By Jared Wareham
For most of the 20th Century, our planet was engulfed in a race to stockpile arms and secure military supremacy. Nations tied economic sustainability to becoming a nuclear superpower. Prevailing wisdom suggested a magnanimous show of force would secure a country’s future as a legitimate stakeholder in world affairs.
As the world’s population grew, this strategy eroded. You can’t feed a nation bullets and bombs. Now, we find ourselves embarking on the next great battle for global survival. This time, the price of national security will be closely tethered to the proliferation of agriculture and the ability to feed the world.
The investments large countries such as China are making in the agricultural infrastructures of other
nations is a key indicator the race to secure global food supply chains is well underway. These global competitors are harnessing methods we’ve perfected to propel themselves forward to keep pace with our production capacities. However, will they exercise the same standard of food safety, best-practice animal handling and food quality we are known for?
“How do we maintain the level of protection we currently offer for our customers around the world?” asks Jack Lavers, second vice president of the California Cattlemen Association. “Other competing countries are
nowhere near as regulated as the American rancher with regards to food safety, labeling and animal wellness.”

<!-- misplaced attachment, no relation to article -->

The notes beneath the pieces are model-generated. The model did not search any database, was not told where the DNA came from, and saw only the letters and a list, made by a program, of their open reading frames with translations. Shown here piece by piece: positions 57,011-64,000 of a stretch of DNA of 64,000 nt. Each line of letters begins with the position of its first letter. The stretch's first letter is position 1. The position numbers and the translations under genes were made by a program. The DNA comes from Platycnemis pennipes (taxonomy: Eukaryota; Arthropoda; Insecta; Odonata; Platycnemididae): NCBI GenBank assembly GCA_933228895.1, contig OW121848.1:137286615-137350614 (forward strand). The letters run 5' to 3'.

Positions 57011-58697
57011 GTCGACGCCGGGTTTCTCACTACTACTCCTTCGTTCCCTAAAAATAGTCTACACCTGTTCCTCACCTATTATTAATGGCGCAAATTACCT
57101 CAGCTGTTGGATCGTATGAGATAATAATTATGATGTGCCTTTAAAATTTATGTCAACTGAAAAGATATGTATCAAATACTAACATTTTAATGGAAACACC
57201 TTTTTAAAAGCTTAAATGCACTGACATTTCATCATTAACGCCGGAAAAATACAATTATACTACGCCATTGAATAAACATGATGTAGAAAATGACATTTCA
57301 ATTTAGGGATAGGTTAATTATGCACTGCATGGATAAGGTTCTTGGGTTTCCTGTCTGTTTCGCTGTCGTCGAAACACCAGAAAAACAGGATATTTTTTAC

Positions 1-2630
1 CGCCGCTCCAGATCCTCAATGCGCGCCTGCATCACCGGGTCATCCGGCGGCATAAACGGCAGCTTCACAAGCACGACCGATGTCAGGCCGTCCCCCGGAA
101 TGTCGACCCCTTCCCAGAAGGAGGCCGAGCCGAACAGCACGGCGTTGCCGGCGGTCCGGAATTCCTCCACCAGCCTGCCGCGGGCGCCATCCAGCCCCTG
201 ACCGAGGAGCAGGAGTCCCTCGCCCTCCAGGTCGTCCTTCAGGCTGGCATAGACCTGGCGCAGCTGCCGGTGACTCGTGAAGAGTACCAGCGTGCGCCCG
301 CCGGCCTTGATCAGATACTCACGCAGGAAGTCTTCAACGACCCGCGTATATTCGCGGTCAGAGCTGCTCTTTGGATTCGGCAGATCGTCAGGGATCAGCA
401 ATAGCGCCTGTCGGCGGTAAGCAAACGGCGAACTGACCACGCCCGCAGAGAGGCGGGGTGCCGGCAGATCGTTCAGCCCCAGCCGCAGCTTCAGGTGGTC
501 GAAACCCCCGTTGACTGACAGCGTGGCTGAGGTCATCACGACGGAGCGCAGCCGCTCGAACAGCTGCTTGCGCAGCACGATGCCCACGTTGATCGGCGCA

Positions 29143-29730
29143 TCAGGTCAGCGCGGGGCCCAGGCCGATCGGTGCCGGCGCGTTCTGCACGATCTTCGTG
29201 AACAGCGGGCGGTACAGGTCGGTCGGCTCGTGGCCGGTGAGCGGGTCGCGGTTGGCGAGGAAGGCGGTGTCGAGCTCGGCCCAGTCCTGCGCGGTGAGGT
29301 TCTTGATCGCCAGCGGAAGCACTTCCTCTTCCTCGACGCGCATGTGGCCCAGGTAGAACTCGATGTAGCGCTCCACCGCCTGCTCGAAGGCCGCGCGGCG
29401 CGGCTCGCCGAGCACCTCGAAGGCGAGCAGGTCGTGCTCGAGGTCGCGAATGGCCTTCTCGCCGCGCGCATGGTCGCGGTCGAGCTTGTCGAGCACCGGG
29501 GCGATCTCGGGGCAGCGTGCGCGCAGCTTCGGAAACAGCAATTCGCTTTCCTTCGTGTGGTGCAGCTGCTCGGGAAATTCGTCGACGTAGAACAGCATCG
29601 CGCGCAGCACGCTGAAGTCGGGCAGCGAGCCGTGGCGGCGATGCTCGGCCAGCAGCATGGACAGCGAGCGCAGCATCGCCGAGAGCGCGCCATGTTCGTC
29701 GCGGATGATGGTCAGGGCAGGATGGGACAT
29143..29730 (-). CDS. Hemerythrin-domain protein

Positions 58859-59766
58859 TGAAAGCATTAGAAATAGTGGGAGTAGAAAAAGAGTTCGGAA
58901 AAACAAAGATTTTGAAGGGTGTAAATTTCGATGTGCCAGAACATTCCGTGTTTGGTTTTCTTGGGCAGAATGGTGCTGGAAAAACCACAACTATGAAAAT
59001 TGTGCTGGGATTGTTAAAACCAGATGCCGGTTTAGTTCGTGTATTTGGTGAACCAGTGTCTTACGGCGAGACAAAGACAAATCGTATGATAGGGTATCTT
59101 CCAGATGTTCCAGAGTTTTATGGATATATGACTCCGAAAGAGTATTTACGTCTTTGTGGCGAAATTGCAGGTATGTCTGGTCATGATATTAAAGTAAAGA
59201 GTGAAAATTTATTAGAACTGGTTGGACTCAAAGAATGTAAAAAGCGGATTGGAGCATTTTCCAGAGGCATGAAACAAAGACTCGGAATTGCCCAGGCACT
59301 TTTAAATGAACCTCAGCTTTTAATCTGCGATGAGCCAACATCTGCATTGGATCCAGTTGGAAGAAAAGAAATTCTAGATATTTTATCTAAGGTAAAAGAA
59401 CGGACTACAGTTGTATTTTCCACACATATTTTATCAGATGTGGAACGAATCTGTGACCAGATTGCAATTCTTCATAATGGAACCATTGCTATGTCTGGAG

Production standards, product labeling and focus on consumer safety need to be the same globally. Hopefully U.S. ranchers can leverage a standard for global production equality with the World Trade Organization (WTO), through the National Cattleman’s Beef Association (NCBA).
Currently, NCBA is lobbying for completion of the Trans-Pacific Partnership (TPP). When enacted, the TPP should facilitate the emergence of substantial markets for both high-quality meats and beef byproducts throughout Southeast Asia. Byproducts such as beef tongue and brains draw strong demand as an export product to other countries. Since these items are not readily consumed domestically, access to the global marketplace captures significant value for products normally seen as a waste.
To understand the steadily increasing global demand for beef, examine the dynamics of socioeconomics. Segments of the world’s protein consumer base are gradually becoming more middle class—bringing more disposable income. When income levels begin to rise, higher quality food products (such as beef) are often among the more sought-after items.
Certified Angus Beef reports steady increases in the demand for their brand of quality U.S.-raised beef in European markets, as well as others.
With growing beef demand and mounting competition in the race to feed the world, it is important we continue to make conscientious decisions in beef improvement. When buying herd bulls or replacement heifers, consider product quality as one of your selection criteria. A high-value product will continue to generate demand both domestically and abroad, which in turn will help us all remain sustainable for generations to come.